88

My mother died shortly after I matriculated to my PhD program. I actually could not finish all of my classes, and had to make up work the following semester. Everyone involved (dept. head, advisor, etc.) would have given me even more time than I took to get back on track, after a few months I dove into work as a way to deal with some of parts of the loss. ...


83

Does anyone else experience this? Yes, I'm pretty sure we all do to some extent, and that it's one of the defining characteristics of being a researcher that you get so emotionally involved in your work and are so passionate about it that it has that effect. It can be both a curse and a blessing (see the fantastic question linked to by jakebeal in the ...


77

If your advisor is suggesting that you quit, it is likely that you will have a hard time carrying on with the same advisor. You maybe need to have a discussion with them about why your performance was bad, and why you needed a break. As it currently stands, it sounds like you had one year in the program without any progress, and then another year where you ...


75

Becoming overweight is not an issue per se. Major physical changes, however, are often a sign of an major ongoing mental or physical health event. Rapid weight gain, for example, is often associated with depression or thyroid problems, both of which can have a major impact on the student's ability to learn and work. As such, I would definitely be concerned ...


75

Campus police is in charge of keeping everyone on campus safe -- both from other members of the university as well as people outside the university. They're your first point of contact, and if the email can be construed as a threat, then they should take it seriously. If they think that they require help from outside, they will refer the matter to the city ...


74

Obviously, how you approach this will depend on what your relationship with the professor is like. That they have personally asked how you're doing is a great sign that you aren't an anonymous face in a large lecture hall. In many ways, having yet another person to talk to---even if it's just a brief session to unload your worries---is hugely beneficial. ...


69

Expressions of emotional concern are a tricky balance for supervisors to find sometimes, and can also have a strong cultural or religious component to it. For example, some faiths have suggested that mourning should be confined to a very particular interval and not extend past that. (I’m aware of this in certain Muslim and Jewish denominations, for instance)....


67

I think honesty is the best policy. We had a pupil at school who also had a really bad hygiene issue, his body odor was horrendous. As an example, once another pupil squirted yogurt at him and it got in his hair, it was still there days later! It turned out he had no sense of smell. A teacher noticed the problem and told him directly 'I think you have a ...


67

I would like to add my perspective as a supervisor having a PhD student suffering from a depression. She has been absent for about two years now and not yet returned. Neither me nor she herself have anticipated that it would take so long. The year might have been a surprise for your supervisor, too. I have been supportive over all this time and will keep ...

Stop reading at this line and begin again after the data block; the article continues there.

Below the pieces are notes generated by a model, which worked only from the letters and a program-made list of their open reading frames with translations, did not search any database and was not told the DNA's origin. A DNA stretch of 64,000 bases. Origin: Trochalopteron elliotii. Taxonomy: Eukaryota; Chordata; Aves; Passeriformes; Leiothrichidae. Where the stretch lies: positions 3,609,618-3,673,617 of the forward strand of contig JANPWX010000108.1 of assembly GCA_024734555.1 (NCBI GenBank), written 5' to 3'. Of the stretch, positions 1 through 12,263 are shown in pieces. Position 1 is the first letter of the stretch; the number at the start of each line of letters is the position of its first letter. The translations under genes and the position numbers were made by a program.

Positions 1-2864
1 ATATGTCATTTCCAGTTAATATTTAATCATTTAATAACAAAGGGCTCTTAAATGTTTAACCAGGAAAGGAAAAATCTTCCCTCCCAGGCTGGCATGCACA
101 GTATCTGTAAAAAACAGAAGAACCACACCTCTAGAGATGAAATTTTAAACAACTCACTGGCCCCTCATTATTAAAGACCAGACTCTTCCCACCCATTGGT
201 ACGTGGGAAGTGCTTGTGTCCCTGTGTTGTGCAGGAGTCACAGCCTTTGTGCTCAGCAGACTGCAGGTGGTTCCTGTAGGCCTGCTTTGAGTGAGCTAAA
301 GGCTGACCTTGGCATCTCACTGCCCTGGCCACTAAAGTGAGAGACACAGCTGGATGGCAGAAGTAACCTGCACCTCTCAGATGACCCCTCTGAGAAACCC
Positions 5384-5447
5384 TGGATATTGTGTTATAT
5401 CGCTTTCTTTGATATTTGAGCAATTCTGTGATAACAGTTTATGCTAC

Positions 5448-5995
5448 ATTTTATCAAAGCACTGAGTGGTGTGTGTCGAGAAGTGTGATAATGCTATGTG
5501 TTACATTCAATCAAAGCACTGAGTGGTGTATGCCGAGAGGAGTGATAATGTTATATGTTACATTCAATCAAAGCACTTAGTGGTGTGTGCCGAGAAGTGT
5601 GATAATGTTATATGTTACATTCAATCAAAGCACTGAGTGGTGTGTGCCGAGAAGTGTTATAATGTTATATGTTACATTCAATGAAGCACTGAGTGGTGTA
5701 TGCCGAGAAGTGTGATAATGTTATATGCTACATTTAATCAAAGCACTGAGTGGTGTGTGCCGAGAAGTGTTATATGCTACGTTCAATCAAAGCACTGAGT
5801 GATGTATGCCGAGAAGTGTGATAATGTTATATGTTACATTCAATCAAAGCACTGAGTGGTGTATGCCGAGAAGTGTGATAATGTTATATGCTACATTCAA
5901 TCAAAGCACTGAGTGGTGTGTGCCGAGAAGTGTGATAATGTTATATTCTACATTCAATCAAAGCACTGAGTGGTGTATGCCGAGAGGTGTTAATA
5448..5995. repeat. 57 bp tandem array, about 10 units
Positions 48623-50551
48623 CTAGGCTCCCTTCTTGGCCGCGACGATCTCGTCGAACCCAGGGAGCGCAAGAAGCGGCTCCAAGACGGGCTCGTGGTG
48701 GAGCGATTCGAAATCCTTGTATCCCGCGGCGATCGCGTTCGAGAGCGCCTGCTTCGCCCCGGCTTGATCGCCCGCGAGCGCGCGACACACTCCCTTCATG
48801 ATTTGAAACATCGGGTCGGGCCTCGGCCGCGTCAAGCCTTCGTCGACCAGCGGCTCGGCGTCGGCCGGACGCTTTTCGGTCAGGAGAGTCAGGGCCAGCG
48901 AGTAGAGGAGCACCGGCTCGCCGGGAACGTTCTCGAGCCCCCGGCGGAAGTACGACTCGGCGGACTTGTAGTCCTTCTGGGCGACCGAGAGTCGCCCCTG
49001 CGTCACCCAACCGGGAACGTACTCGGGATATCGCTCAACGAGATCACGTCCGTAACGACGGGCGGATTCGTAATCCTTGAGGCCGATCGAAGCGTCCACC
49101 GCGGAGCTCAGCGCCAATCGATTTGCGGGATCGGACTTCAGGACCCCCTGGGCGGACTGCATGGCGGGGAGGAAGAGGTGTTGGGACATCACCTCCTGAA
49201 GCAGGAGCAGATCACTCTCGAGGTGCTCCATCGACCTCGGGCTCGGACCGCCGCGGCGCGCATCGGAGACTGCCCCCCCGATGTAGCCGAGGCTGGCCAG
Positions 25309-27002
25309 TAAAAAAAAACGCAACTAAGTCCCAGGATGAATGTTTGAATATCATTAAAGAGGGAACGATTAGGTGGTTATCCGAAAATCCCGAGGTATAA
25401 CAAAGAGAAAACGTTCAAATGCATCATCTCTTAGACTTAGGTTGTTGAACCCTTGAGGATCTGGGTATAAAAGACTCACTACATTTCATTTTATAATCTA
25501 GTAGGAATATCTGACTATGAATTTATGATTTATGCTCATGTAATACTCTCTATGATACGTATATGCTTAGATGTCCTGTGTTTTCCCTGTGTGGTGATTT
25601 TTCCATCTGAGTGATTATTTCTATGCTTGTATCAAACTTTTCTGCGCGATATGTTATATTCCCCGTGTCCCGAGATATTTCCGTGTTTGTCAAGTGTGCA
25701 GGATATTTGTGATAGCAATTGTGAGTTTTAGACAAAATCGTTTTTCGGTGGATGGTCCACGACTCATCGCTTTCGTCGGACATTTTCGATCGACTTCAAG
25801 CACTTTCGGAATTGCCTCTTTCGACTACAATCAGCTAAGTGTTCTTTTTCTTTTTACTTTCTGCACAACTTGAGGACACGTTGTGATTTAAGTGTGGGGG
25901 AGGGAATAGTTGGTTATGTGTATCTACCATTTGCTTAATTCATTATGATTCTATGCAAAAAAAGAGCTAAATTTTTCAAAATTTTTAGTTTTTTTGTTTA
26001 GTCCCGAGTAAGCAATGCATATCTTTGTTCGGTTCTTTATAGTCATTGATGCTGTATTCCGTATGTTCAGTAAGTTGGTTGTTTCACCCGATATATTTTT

62

I feel obliged to provide an answer to this question, as I have literally gone through the same thing. In the beginning of my 4th year as an applied math major, I was diagnosed with leukemia. While I initially hoped that I could avoid changing my class schedule and deal with cancer "on the side," it soon became clear that this was not going to happen. I ...


60

Absolutely not. If you meet the full requirements set up by your University, it is perfectly ethical to use all of the resources made available to you. ADHD is a real medical condition and medical experts and policy makers have decided that special test accommodations are the fairest solution. Accommodations like this are based on medical decisions, not ...


55

Be forthright with the student about what they are facing. Explain the various contingencies. They may be unaware or ill-informed. You could ask them which path they would prefer you to take... True, they may not be the best judges of their own best interests, or may not be able to act, but you can ask. In particular, probably you indeed should not share ...


54

To get the elephant out of the room first: If you are contemplating suicide and wondering whether you will hurt the tenure case of your advisor by this, stop this thought right there and get counselling. The tenure case really is of no concern in this question. I am sure your advisor would also agree to this. Now, assuming that this is a hypothetical ...


49

I utterly disagree with Mad Jack. You do not need to resign and by resigning, you set yourself up for a future where you will think of resigning every time you have a task that you do not think you will be able to complete to the high standards you set for yourself. Try to disaggregate the two things -- the depression and the incompetence. If you are merely ...


47

I am not sure if it is relevant to your situation since you haven't mentioned a country (I am in the UK), however I have personally been asked a similar thing when the professor wanted to check that the medical note provided was indeed from my doctor and relevant to the allowances being made for me. The privacy I was giving up by letting him talk about my ...